Presentation on theme: "Early American Literature 1865-1910. Realism and how to recognize it Realism tries hard to present the world as it really is -- the way, for instance,"— Presentation transcript:
Realism and how to recognize it Realism tries hard to present the world as it really is -- the way, for instance, a photograph might capture it. Since it tries so hard to be truthful, realist literature, unlike much of the "romantic" writing that preceded it, never feels overblown, the way a fairy tale or a parable or a dream might. It's rarely sentimental or emotional. It just reads like a plain and sensible account of whatever action it's describing. (ex. “Story of an Hour”)
More characteristics of Realism Realism generally celebrates the individual. Most realist works feature a central character who has to deal with some moral struggle, hopefully to arrive at an important moral victory or realization before the story's over. And this, relatedly, often means that much of the "action" in realist lit is internal action: We hear a lot about what's going on in the central character's head; we learn a lot about his or her psychology.
Naturalism Naturalism is an outgrowth of realism and is prominent from 1890-1910. Like realism, it wants to present an almost photographically accurate version of "real" life. It's full of facts and details about an everyday world ordinary people may well recognize. Its characters speak the same dialects real Americans speak. And it's generally plot driven.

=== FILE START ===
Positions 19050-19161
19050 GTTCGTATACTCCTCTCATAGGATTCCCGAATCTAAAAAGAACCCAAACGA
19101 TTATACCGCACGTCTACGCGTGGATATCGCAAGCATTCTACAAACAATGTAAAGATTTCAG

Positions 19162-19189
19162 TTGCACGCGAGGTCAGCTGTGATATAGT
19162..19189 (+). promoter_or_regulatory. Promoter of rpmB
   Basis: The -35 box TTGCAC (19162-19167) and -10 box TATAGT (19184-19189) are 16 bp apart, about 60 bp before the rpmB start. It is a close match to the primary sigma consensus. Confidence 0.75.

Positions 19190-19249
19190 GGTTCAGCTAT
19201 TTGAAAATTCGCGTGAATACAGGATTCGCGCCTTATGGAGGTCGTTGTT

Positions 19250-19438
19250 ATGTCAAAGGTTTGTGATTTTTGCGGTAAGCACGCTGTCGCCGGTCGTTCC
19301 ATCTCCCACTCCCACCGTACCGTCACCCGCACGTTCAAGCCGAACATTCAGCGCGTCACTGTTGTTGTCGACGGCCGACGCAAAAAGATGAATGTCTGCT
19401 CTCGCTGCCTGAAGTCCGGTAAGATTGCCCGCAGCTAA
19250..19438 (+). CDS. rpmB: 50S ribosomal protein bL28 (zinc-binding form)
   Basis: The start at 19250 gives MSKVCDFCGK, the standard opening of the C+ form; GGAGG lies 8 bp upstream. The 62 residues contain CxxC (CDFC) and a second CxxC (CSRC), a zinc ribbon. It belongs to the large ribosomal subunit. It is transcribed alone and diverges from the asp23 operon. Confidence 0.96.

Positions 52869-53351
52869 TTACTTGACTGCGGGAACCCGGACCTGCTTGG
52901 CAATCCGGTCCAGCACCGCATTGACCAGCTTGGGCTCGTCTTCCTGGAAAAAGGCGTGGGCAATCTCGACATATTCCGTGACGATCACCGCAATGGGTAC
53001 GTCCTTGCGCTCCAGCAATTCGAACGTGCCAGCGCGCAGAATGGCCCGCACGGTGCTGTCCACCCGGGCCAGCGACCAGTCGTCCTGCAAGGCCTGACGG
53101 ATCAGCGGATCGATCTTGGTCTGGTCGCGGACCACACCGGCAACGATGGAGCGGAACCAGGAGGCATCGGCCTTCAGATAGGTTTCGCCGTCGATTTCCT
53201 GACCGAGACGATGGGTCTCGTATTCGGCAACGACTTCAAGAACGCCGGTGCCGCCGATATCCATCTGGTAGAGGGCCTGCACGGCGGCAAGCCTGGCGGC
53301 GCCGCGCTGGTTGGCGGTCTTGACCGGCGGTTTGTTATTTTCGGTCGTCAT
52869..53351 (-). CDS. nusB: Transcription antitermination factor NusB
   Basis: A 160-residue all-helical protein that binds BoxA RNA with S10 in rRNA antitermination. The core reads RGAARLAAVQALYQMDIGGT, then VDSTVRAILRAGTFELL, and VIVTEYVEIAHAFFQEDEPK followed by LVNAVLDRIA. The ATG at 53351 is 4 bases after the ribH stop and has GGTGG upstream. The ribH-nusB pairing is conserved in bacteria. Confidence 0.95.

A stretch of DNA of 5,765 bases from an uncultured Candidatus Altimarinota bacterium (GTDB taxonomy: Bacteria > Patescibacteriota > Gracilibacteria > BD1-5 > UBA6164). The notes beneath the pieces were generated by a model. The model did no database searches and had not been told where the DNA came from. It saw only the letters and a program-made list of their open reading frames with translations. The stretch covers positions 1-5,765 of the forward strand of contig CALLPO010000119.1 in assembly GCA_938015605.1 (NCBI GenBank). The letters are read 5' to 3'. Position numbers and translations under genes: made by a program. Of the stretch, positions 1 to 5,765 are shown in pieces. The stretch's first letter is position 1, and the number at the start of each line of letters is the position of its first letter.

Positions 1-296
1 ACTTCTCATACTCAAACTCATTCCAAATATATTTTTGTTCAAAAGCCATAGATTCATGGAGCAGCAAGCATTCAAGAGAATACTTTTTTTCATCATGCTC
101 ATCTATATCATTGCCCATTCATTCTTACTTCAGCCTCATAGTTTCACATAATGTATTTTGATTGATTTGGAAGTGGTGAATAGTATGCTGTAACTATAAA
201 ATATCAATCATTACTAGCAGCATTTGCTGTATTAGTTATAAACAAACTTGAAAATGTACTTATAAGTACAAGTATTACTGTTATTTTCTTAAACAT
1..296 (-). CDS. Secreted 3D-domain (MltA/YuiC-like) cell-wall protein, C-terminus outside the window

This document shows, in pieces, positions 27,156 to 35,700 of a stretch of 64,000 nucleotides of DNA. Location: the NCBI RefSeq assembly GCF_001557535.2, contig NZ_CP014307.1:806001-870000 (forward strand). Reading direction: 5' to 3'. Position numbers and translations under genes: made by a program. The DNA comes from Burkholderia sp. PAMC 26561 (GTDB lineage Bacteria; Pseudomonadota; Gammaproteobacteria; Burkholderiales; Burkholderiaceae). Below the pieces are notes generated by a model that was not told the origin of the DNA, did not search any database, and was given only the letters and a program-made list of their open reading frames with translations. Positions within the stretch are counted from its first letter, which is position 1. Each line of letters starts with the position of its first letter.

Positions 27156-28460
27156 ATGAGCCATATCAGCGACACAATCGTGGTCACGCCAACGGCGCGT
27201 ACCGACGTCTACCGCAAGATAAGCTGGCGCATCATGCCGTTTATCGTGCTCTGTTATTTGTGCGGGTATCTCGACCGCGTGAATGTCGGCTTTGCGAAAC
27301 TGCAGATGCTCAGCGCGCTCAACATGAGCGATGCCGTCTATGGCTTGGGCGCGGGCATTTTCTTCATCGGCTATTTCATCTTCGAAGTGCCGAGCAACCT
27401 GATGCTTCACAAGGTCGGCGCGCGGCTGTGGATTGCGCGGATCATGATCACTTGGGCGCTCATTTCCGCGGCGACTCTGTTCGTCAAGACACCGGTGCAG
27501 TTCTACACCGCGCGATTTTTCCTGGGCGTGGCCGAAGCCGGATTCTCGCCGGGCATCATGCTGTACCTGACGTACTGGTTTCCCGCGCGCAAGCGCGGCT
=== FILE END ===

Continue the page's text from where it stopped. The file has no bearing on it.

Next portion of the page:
How to distinguish Realism from Naturalism Naturalism's central belief, in fact, is that individual human beings are at the mercy of uncontrollable larger forces that originate both inside and outside them. These forces might include some of our more "animal" drives, such as the need for food, sex, shelter, social dominance, etc. Or, in a more "external" vein, these forces might include the natural environment, the man-made environment, or finance, industry, and the economy.
Famous Authors of Both Movements Realism: Henry James, Mark Twain, Kate Chopin Naturalism: Stephen Crane, Upton Sinclair
Preparing for the Test You will need to be familiar with the background information found in this PowerPoint. You will need to be familiar with the characters, plot, and conflicts from “The Open Boat,” “To Build a Fire,” “The Story of an Hour,” “Richard Cory,” and “Arctic Dreams.” If presented with a given conflict, you should be able to distinguish whether it is man v. man, man v. nature, or man v. self.